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February 20, 2008

Look out for Sadr
Posted by Patrick Barry

When it first looked as if the situation in Iraq was improving, people found themselves generally attributing the security gains to one of two developments: the sudden influx of US troops or the ascension of various ‘awakening’ groups who allied themselves with the United States.  The implications entailed by each position are clear to anyone spending more than 10 minutes a day on this blog.

What tends to get lost in this Surge-vs-Awakening debate is the impact that Moqtada    al-Sadr’s 6-month truce has had on Iraq’s security.  His decision to clamp down on militant activities back in August has translated into significant security gains.  Unfortunately, that window of stability may close on Saturday.

Anxieties are growing that Sadr will shirk calls to stay passive and US forces are pleading with him to keep his militias at bay.  And who can blame them? Violence levels, especially in Sadr’s strongholds around Baghdad, have declined steeply since he demanded that his followers temporarily lay down arms.  The prospect of a reinvigorated Sadrist militia roaming the streets looms fearfully in the minds of US commanders.

The United States is coming to realize what Iraqis themselves have long understood: Moqtada al-Sadr will play a pivotal role in the future of the country.  Before, administration officials viewed him as a rogue, presiding over a rag-tag group of Shi’a militants. But now, Sadr is in a position so advantageous that it renders such claims untenable. He has consolidated authority over rogue elements within his militia and he has taken the first steps towards attaining Ayatollah status – a title that would dramatically increase his influence.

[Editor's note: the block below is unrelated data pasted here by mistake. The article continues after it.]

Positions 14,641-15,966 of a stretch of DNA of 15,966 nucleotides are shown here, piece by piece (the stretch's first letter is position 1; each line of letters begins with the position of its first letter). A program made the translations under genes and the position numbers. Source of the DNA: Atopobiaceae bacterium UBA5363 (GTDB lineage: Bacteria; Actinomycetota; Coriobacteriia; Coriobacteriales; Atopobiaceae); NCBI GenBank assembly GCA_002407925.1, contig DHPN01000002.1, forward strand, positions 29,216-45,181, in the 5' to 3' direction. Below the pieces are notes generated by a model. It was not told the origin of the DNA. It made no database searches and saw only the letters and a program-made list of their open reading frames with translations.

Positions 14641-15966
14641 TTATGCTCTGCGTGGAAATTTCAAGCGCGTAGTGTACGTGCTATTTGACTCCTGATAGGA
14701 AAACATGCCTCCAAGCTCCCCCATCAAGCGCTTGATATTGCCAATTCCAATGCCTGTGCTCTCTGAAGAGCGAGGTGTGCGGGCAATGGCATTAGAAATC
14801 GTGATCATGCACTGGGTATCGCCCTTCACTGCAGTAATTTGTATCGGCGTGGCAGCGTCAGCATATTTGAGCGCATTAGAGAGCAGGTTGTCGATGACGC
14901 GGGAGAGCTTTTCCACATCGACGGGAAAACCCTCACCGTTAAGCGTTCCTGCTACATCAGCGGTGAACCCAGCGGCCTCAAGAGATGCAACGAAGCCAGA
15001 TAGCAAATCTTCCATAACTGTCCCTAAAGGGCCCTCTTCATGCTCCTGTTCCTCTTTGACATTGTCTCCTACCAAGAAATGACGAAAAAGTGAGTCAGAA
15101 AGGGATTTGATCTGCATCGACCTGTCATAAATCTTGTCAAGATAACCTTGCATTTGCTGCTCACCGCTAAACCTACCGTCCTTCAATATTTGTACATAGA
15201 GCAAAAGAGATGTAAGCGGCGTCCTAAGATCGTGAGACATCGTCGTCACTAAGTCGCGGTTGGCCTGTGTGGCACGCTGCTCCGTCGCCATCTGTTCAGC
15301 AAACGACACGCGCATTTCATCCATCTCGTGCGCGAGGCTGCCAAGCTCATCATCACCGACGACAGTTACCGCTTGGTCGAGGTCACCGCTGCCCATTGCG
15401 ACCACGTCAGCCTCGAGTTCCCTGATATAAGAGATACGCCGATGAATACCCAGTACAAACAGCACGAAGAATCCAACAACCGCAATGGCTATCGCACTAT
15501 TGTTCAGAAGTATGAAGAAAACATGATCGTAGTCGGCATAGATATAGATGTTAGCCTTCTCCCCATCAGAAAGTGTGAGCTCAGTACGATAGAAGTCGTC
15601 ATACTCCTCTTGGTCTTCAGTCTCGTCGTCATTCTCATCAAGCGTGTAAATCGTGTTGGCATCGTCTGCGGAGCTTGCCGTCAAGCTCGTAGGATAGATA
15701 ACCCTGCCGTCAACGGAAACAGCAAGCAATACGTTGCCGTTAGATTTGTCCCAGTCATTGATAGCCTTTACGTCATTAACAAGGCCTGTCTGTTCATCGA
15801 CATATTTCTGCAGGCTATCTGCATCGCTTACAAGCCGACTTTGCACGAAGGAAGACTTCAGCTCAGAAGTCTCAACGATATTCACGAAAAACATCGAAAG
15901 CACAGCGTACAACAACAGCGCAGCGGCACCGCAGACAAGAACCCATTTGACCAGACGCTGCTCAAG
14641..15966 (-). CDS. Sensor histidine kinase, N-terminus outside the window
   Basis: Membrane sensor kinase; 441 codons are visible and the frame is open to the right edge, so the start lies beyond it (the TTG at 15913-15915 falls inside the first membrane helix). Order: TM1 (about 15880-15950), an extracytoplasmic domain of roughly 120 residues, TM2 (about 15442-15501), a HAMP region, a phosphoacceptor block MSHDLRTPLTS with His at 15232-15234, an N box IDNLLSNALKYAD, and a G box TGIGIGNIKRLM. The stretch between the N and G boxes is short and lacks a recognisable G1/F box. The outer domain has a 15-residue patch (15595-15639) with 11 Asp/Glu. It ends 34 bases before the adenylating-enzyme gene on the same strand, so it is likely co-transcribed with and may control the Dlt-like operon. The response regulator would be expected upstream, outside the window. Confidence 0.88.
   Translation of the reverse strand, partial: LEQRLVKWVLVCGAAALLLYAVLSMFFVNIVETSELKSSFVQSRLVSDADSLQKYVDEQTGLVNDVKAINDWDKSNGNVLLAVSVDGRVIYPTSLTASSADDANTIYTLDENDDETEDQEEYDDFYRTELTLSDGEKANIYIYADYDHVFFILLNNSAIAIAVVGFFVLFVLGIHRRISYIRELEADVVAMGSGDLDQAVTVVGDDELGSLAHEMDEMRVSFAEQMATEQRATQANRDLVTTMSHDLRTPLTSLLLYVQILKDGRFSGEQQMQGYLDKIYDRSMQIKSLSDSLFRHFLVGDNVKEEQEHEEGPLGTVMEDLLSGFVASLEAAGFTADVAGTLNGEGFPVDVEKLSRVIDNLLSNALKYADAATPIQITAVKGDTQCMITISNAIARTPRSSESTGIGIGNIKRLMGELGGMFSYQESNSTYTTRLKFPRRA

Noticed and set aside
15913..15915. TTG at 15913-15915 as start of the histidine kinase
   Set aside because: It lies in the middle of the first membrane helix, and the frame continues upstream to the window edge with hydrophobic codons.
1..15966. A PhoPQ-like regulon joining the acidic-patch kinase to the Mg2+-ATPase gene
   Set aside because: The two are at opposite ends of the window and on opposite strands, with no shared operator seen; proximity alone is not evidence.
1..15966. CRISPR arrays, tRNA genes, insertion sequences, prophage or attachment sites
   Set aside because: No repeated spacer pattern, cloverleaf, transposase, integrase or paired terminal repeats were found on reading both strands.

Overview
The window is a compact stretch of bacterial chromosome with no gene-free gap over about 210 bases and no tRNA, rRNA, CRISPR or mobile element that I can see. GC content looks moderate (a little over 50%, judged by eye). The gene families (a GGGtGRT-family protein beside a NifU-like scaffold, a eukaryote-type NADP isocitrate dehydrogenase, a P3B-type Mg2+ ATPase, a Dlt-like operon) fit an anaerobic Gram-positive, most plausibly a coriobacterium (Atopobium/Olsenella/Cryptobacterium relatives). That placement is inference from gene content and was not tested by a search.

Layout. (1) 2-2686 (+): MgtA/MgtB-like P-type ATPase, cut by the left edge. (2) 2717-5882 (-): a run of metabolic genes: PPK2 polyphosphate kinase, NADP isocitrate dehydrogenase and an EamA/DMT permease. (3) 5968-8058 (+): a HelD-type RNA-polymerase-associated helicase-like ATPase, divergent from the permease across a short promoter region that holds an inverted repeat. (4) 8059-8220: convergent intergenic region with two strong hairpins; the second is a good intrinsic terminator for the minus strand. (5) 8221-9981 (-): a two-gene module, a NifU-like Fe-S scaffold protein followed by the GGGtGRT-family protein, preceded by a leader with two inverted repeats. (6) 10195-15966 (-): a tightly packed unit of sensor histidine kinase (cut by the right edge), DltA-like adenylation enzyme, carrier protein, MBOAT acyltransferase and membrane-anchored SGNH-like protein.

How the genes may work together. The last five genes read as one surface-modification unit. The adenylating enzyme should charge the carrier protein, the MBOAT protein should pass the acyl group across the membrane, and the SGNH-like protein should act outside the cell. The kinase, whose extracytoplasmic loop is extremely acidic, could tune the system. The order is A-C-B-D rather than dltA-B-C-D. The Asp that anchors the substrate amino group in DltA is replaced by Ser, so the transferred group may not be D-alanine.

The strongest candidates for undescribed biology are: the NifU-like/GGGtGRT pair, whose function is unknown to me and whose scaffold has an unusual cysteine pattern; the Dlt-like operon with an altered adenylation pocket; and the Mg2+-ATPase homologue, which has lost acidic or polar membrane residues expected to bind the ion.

Anxiousness over Sadr’s next move reflects broader concerns about integrating him and his cohorts into the political mainstream and functions as an acknowledgement that he has become an immovable feature of the Iraqi landscape.  With this in mind, we should be watching Saturday’s events carefully. 


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If Sadr ends the ceasefire, it could really change the history of conflict in Iraq, number one by diminishing the military success of the surge and number two by changing Bush's legacy. Of course, these are just possibilities, but I can't agree with you enough that the decision will be huge if he ends the truce.